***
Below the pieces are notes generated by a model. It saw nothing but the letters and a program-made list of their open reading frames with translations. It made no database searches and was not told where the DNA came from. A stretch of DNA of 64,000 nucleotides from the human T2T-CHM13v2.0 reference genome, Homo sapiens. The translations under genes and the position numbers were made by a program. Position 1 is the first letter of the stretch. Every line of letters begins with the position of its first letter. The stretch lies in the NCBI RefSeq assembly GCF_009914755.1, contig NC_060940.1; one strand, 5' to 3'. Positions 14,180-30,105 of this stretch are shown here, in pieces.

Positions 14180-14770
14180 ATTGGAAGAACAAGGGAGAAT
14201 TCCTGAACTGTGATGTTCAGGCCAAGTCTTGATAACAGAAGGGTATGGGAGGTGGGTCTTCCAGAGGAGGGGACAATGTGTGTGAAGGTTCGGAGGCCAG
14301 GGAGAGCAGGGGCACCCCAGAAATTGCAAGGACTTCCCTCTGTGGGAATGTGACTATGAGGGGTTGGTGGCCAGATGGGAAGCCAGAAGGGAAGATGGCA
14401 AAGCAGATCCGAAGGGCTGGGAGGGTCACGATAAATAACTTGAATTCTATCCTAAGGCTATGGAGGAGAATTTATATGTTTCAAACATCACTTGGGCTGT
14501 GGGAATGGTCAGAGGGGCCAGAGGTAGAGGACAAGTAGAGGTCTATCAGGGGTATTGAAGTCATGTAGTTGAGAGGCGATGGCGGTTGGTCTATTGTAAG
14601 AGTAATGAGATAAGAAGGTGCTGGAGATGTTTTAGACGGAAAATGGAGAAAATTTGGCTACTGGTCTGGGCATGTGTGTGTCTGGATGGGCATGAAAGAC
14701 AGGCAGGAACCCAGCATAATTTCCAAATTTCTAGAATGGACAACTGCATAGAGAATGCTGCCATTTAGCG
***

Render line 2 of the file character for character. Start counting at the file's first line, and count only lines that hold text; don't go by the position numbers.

Positions 14180-14770